Enoch observed that banking system resolution typically involves both bank closures (where the doors are closed and assets and liabilities transferred) and open bank resolution (where ownership and management generally change but the bank stays open). In either case, he said, intervention is only the first stage, and the final cost of intervention will be determined as much by the efficiency of follow-up activities. The authorities’ approach will evolve as information becomes available, but initial interventions are likely to be on banks with protracted runs or deep insolvency, or where there is evidence of fraud.

For the succeeding period, Enoch suggested, the authorities may have to rely on indicators of liquidity, which is a good proxy for insolvency in conditions of limited information. They may also need to contain central bank liquidity support to avoid losing monetary control. Outside auditors can help provide a fuller picture of banks’ underlying condition and provide the basis for identifying banks strong enough to survive without official support, banks who should be given official support under stringent conditions, and banks with no viable future that should be closed. Overall a banking crisis will lead to fewer banks and—at least temporarily—an increase in the share of state ownership, he noted.

According to Enoch, Indonesia’s experience underscores the importance of uniform and well-explained criteria for invention. It also suggests that when there is fear of systemic problems, the introduction of blanket guarantees, despite their potential cost and moral hazard implications, is likely to be a part of any resolution strategy. The choice between closure and open bank resolution is likely to have to be determined case-by-case and will vary across countries, but where there is pervasive insolvency, many banks, and evidence of fraud, Enoch concluded, bank closures are likely to be part of the program.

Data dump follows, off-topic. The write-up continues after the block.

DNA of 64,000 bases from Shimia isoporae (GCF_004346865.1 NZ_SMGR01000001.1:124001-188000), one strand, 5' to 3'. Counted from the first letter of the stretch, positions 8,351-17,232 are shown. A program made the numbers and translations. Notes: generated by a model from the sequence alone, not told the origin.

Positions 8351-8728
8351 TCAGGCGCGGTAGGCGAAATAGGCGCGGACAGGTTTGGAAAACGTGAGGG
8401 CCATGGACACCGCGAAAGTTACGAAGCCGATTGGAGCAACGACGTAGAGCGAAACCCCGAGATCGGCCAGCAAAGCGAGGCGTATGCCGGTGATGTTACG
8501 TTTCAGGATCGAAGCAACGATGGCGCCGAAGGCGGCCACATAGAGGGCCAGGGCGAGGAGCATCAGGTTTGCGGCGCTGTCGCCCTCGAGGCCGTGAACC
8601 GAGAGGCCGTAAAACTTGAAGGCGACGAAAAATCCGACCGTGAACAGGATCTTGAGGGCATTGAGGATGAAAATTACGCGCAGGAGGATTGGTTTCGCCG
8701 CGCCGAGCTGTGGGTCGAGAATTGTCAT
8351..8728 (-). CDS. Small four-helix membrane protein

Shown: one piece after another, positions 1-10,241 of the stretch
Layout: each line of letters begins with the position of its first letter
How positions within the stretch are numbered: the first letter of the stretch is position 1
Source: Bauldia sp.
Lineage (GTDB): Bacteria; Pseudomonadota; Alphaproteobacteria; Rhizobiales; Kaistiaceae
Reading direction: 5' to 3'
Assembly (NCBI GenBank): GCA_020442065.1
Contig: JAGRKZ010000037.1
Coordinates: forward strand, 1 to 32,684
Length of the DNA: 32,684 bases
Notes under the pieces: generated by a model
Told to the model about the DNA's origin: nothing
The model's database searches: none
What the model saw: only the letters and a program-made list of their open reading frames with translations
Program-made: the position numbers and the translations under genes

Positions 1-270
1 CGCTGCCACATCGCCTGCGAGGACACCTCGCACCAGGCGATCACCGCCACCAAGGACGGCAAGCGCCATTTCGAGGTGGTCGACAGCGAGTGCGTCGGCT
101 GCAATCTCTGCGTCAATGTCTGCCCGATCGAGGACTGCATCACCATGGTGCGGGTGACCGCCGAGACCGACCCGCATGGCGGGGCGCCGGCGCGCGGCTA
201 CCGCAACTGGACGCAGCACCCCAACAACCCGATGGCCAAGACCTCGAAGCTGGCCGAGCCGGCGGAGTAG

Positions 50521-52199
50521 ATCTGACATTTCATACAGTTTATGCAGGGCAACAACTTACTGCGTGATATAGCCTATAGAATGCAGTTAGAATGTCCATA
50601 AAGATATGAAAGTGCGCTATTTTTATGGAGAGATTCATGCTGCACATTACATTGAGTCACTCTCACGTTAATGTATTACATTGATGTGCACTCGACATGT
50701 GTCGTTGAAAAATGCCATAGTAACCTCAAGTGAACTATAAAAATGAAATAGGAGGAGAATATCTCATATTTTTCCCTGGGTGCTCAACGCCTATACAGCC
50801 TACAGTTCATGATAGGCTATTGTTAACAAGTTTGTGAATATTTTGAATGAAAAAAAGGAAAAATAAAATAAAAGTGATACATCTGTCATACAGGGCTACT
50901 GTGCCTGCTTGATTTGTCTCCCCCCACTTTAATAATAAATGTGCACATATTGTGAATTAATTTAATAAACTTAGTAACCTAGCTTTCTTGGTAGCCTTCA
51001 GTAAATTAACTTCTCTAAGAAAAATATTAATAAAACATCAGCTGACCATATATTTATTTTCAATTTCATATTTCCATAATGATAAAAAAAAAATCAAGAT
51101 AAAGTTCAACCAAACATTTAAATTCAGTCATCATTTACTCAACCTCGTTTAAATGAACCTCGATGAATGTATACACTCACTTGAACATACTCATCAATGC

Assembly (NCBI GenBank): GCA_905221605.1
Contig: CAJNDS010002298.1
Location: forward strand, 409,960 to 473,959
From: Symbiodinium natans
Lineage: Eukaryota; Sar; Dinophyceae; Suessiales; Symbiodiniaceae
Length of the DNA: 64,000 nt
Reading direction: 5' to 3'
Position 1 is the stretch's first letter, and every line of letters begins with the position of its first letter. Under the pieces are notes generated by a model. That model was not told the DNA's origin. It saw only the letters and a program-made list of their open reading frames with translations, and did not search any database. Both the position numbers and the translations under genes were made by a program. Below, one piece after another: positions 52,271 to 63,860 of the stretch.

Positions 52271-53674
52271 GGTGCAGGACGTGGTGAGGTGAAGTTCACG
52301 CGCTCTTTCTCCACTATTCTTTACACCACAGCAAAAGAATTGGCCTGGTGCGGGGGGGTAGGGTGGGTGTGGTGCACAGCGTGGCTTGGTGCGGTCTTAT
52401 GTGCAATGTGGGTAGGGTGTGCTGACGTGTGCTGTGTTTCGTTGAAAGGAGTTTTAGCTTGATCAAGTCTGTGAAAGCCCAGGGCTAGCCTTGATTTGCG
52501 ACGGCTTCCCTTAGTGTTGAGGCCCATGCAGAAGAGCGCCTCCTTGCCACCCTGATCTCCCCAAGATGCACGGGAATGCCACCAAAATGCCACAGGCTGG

According to Montes-Negret, the roots of Mexico’s 1994 banking crisis lay in the government’s emphasis on maximizing revenue from the privatization of banks that already had portfolio problems. Banks that were nationalized in 1982 had long ago lost private sector initiative and their best staff. When Mexico reprivatized these banks in 1991-92, excluding foreign banks, it awarded licenses without proper tests of new and unproven bankers and permitted a number of banks to be set up with little capital and highly leveraged assets. A 1991-94 credit boom, a large number of foreign-currency-denominated loans, inadequate accounting standards, weak supervision, and distorted incentives set the stage for a banking crisis even before political and economic shocks led to a run on the currency in late 1994.